In 1963, Angela Brown was 19, enjoying her first job working in the City of London, when her life turned upside down. A brief fling with a charismatic charmer left her pregnant, unmarried and facing a stark future. Not yet 21, she was still under the governance of her parents, strict Catholics who insisted she have the baby in secret and then put it up for adoption.
Forced to leave her job and her family, Angela was sent to a convent in Essex for her 'confinement'. Run like a Victorian workhouse, she was vilified by the nuns for her 'wickedness'. After a terrifying labour with no pain relief, Angela gave birth to a beautiful son, Paul. At eight weeks he was taken from her and forcibly put up for adoption, leaving Angela heartbroken. Not a day went by without Angela thinking about him. Then, thirty years later, a letter came. It was from Paul, and a reunion was arranged.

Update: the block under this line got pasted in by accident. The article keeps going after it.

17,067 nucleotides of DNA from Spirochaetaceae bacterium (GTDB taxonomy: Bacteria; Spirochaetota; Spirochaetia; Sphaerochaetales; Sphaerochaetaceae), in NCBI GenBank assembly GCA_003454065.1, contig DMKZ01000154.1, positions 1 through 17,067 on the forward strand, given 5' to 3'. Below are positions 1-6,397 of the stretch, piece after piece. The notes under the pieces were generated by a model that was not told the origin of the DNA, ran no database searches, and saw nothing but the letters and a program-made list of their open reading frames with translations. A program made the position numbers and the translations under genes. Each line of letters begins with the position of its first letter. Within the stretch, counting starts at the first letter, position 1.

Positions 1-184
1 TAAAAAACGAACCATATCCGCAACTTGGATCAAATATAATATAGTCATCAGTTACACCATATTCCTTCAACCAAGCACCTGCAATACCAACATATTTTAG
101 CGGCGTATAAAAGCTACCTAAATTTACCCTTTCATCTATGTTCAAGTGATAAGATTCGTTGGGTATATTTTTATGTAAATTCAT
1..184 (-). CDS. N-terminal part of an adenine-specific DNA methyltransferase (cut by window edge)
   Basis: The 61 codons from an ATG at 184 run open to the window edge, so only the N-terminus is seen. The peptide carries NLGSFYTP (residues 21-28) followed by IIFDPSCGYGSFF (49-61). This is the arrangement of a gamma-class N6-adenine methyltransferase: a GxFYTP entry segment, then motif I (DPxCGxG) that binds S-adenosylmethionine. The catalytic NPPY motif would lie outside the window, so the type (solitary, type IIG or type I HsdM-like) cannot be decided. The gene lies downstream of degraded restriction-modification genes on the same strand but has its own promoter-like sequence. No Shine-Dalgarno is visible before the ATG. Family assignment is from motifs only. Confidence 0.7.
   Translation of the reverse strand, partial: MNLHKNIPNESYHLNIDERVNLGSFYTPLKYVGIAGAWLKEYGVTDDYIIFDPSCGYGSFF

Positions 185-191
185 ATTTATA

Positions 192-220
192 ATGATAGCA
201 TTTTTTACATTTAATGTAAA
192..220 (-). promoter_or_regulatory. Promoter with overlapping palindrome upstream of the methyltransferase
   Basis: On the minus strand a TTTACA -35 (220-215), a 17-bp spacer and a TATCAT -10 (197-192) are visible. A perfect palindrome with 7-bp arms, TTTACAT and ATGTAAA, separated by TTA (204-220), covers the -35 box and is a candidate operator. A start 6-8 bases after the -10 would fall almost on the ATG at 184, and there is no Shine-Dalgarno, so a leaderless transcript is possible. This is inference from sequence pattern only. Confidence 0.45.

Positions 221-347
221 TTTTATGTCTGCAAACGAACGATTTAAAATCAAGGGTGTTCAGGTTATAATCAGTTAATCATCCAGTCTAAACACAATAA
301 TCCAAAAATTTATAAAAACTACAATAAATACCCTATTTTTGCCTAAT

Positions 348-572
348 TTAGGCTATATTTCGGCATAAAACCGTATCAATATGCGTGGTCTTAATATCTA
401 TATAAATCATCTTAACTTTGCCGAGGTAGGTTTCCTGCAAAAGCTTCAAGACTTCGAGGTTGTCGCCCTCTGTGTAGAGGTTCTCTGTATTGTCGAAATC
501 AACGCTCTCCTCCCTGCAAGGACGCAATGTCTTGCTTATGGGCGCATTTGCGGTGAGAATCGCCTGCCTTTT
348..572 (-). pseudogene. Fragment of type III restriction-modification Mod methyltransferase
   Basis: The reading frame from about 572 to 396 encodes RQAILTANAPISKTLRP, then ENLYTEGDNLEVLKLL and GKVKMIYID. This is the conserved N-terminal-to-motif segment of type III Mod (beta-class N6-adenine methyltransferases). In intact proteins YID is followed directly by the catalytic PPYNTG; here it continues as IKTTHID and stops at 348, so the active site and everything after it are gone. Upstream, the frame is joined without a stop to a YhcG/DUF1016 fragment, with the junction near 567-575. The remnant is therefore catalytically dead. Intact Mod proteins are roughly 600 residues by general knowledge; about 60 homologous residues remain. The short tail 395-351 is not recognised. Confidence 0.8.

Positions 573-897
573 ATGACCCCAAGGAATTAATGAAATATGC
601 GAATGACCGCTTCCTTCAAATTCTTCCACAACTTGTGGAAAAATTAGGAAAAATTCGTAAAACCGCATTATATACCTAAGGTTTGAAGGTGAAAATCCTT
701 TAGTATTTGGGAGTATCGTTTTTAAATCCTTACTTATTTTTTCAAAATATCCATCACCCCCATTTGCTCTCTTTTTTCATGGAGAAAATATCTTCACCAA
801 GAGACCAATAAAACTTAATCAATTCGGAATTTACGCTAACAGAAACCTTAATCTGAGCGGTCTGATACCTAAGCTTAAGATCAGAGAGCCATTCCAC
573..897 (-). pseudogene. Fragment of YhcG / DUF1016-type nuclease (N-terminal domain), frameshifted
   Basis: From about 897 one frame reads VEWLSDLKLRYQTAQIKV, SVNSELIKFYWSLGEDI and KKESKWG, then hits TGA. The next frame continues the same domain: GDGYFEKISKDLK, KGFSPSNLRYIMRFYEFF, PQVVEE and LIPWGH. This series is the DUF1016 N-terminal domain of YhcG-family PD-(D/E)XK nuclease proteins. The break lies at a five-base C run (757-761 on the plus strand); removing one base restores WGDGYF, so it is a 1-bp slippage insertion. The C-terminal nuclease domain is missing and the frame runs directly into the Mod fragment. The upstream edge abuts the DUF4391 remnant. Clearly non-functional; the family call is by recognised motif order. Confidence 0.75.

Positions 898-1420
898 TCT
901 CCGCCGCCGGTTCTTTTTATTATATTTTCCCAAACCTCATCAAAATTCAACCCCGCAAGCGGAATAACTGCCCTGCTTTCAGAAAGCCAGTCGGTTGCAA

This vital slice of social history is a shocking reminder of how attitudes have changed around the issue of single motherhood since the early 1960s. It is also an honest, heartfelt memoir that explores the closest of human bonds.